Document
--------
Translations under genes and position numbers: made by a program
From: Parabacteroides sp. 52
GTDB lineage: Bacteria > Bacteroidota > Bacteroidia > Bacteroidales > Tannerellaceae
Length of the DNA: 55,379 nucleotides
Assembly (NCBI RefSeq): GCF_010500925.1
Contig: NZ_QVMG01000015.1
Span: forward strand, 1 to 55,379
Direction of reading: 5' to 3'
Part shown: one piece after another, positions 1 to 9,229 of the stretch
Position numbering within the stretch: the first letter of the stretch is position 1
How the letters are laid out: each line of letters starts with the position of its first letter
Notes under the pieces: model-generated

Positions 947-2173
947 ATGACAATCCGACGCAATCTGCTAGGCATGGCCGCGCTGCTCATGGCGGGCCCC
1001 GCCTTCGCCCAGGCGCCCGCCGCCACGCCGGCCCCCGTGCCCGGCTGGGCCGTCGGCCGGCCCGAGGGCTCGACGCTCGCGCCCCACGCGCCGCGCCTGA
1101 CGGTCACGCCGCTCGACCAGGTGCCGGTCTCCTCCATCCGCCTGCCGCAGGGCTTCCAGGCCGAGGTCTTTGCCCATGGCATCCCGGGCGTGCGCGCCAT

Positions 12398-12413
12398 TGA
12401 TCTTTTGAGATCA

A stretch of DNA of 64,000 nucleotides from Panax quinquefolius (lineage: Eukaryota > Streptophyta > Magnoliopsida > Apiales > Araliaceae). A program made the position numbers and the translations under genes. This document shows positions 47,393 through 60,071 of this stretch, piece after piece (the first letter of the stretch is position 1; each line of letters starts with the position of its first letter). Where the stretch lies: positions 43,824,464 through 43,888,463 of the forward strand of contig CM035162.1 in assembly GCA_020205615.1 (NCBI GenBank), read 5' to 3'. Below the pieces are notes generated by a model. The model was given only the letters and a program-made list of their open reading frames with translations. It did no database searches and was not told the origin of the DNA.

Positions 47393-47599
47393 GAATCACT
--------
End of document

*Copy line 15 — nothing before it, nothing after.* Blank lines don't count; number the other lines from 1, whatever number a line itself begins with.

1001 GCCTTCGCCCAGGCGCCCGCCGCCACGCCGGCCCCCGTGCCCGGCTGGGCCGTCGGCCGGCCCGAGGGCTCGACGCTCGCGCCCCACGCGCCGCGCCTGA